On March 8, 2015, we witnessed a convergence.
Over the last 48 hours, People of African Descent “blacked out” social media to promote positive images of blackness that counter stereotypes and celebrate our diversity. In the first 24 hours, the hashtags generated over 160k images and videos of unapologetic Black Selfies. When the organizers extended the celebration of blackness through Monday, the dots of the divine connected. We have honed in on a shared vision in this metaphysical celebration of melanin on the 107th celebration of International Women’s Day.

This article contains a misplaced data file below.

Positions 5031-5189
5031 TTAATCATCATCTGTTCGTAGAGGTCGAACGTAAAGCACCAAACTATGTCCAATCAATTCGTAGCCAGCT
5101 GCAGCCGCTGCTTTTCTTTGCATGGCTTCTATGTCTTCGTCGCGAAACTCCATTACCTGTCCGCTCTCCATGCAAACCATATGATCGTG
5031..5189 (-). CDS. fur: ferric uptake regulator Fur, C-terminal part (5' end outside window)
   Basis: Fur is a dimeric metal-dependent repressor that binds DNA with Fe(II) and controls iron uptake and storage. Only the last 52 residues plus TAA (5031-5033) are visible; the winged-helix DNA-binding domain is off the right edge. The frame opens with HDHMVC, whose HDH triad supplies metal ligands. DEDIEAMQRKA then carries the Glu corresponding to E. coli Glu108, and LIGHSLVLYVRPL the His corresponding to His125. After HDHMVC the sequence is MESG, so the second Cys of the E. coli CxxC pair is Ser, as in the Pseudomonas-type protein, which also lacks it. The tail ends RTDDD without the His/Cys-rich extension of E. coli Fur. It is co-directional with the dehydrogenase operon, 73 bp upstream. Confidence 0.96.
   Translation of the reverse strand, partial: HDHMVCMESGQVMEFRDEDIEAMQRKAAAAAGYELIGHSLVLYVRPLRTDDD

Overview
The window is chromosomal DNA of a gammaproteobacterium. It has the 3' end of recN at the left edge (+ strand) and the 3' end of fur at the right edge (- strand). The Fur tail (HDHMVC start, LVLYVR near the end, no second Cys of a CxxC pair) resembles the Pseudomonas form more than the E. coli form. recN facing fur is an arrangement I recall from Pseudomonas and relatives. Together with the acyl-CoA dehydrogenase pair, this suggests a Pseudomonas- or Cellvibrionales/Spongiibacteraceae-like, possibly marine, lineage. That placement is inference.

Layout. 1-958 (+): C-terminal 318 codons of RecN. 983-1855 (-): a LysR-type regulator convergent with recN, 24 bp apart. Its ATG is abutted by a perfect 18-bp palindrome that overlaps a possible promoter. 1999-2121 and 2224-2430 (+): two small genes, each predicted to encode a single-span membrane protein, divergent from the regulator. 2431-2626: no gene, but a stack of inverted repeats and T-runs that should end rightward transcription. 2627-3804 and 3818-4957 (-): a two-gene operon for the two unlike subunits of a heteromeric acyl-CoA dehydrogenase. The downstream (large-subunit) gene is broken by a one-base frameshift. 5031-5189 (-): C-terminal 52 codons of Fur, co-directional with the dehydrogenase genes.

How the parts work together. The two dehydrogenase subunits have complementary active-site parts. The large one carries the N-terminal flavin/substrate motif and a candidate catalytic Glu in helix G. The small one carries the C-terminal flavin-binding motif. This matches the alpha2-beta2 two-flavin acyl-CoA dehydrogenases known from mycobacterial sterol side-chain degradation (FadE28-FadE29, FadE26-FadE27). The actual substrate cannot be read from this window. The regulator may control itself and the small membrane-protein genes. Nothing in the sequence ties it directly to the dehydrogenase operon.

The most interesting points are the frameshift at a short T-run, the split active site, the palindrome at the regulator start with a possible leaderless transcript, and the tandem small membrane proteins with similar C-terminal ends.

Clara Zetkin from Socialist Germany proposed an international day for women at the Conference of Working Women in Copenhagen circa 1911 and several nations signed on to support March 8th as the official campaign to end discrimination against women. They agreed their purpose would be to organize communities around women’s rights to work, vote, be trained, or run for office. Starting in 1918, the United Nations began working closely with women organizations to designate 1975 as the International Women’s Year. The UN pressured governments and organizations around the world to advance women’s rights in every fiber of their social, economical, and political processes. As a result, in some parts of the world, Women’s Day is equivalent, in status, to Mother’s Day where men and children honor the ladies’ in their life.